Hyatt Hotels’ customers received a not-so-happy holiday gift last week when the hotel group announced its payment system was recently impacted by malware activity.
“We recently identified malware on computers that operate the payment processing systems for Hyatt-managed locations,” a statement from Hyatt Hotels Global President of Operations Chuck Floyd explained.
“As soon as we discovered the activity, we launched an investigation and engaged leading third-party cybersecurity experts,” Floyd continued.
According to a press release from the company containing a similar message, an investigation into the payment system breach is ongoing, and customers should continue to keep a close watch on their payment card account statements for any unauthorized charges.
Stephanie Sheppard, a spokeswoman for Hyatt Hotels, told Reuters the credit card-stealing malware attack was discovered on Nov. 30 but was unable to confirm how many of the hotel chain’s locations were impacted, how long its network was left vulnerable and if any payment card data was actually stolen.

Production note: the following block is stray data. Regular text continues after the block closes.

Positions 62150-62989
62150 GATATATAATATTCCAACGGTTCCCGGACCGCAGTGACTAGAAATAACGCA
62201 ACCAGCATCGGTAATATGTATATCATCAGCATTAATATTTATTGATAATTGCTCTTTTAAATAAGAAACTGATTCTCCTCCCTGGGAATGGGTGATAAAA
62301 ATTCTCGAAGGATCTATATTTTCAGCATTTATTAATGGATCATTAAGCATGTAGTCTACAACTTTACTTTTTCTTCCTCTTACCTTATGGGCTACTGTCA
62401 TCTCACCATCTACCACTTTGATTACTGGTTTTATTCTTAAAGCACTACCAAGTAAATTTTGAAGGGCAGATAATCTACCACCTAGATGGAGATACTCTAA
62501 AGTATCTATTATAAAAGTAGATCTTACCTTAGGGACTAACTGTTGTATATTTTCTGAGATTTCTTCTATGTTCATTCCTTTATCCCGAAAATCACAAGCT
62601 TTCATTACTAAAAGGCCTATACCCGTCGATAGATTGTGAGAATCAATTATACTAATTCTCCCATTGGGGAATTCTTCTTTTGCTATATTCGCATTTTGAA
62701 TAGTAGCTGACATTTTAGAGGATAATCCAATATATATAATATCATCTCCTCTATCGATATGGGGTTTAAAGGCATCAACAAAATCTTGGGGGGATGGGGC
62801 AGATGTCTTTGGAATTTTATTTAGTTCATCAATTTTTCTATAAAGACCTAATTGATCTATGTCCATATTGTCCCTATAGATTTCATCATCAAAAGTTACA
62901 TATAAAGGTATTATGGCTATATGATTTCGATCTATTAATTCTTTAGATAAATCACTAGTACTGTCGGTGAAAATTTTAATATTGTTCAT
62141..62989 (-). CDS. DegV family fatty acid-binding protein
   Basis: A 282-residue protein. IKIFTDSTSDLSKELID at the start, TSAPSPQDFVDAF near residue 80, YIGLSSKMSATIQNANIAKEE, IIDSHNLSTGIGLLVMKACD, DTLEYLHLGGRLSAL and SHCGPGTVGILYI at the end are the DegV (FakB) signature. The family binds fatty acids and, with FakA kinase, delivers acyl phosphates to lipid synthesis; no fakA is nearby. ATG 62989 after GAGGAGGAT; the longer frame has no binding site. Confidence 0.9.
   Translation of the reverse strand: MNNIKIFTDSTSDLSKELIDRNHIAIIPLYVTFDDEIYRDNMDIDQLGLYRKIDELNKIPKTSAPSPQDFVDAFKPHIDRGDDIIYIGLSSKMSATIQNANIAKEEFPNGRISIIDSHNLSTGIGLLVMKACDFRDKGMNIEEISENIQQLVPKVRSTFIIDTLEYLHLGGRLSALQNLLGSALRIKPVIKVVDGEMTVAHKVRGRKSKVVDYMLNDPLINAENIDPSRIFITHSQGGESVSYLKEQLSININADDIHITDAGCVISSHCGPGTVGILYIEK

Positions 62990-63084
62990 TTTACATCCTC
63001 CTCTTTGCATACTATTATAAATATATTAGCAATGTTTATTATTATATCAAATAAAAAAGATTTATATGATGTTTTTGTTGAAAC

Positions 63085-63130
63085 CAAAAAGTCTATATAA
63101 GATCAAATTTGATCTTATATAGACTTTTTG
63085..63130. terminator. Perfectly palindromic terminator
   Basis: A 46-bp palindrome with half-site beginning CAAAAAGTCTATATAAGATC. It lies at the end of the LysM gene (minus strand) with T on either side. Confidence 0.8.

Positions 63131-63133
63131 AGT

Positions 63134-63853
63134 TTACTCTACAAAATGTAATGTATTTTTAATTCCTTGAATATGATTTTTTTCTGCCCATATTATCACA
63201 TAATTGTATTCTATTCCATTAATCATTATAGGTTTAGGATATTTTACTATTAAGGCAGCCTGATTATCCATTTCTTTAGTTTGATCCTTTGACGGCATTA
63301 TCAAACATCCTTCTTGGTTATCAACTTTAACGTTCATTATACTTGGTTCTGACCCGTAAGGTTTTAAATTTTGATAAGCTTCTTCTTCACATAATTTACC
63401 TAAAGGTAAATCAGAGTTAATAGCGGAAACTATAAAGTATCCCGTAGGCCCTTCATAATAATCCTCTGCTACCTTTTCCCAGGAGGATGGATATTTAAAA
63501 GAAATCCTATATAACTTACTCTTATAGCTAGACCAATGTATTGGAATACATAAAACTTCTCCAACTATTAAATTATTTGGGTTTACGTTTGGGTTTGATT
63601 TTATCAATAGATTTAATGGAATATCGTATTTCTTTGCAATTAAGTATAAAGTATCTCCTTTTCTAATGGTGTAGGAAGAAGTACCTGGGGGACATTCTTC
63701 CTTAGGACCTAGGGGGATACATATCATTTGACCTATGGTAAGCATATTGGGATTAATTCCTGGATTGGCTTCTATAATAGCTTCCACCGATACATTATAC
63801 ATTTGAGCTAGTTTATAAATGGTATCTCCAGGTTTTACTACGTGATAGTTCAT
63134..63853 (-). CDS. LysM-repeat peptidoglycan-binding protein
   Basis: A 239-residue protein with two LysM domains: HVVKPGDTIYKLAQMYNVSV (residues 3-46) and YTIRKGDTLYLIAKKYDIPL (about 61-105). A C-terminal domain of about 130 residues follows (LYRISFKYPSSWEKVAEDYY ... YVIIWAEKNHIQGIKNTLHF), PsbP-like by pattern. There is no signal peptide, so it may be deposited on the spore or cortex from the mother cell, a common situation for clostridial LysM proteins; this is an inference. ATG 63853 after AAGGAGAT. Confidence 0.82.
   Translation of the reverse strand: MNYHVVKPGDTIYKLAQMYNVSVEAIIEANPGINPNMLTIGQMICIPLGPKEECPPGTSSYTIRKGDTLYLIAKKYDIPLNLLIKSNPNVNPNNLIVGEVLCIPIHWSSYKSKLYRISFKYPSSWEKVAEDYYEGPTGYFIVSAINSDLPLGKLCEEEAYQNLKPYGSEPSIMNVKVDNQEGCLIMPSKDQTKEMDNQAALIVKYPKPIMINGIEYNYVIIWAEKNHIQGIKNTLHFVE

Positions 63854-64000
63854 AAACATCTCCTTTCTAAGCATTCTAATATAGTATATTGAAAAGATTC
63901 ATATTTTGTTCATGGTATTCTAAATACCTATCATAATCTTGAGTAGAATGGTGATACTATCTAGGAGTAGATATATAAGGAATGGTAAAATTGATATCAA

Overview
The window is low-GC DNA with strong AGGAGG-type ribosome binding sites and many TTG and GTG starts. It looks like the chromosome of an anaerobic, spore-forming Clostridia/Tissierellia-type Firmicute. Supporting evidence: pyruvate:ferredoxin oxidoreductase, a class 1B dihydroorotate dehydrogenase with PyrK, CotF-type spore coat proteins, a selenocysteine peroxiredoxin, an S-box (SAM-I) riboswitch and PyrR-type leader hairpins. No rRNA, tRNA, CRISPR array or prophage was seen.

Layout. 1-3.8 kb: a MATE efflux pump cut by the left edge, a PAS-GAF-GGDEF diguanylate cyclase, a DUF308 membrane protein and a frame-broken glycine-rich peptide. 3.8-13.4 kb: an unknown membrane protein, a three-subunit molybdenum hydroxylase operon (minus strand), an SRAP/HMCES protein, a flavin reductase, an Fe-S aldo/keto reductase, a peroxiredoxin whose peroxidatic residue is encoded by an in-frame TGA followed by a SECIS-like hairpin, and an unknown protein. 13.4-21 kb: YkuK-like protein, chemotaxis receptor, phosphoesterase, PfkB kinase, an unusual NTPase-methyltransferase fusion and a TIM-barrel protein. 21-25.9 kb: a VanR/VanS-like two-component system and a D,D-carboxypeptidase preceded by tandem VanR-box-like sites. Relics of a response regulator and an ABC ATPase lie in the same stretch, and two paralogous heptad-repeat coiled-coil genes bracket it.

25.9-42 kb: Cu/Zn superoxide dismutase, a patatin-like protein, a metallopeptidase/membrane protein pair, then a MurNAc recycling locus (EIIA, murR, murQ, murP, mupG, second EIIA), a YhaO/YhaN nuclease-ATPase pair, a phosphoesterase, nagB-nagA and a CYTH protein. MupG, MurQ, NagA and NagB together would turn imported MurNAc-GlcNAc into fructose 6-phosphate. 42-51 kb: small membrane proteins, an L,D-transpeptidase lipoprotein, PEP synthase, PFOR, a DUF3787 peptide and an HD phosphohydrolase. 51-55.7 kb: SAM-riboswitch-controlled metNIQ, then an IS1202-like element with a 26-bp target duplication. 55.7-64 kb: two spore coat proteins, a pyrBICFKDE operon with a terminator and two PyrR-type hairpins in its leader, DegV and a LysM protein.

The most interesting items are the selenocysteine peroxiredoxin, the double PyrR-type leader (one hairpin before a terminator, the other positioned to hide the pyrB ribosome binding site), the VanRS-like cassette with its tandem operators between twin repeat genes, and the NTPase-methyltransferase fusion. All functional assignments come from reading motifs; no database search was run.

The data breach at Hyatt Hotels is just the latest in a string of recent cyberattacks on businesses within the hospitality industry.
Just last month, the world’s largest hotel company, Starwood Hotels & Resorts, announced some of its hotel locations were hit by a malware attack. The payment systems of 54 Starwood hotels in North America were infected with a malware designed to compromise payment card data, Reuters reported at the time. The breach enabled unauthorized parties to gain access to sensitive information, such as payment card number, cardholder name, security code and expiration date.
Trump Hotels, Hilton Hotels, Mandarin Oriental Hotel Group and hotel management group White Lodging Services have all reported and investigated breaches to their payment and/or point-of-sale systems this year.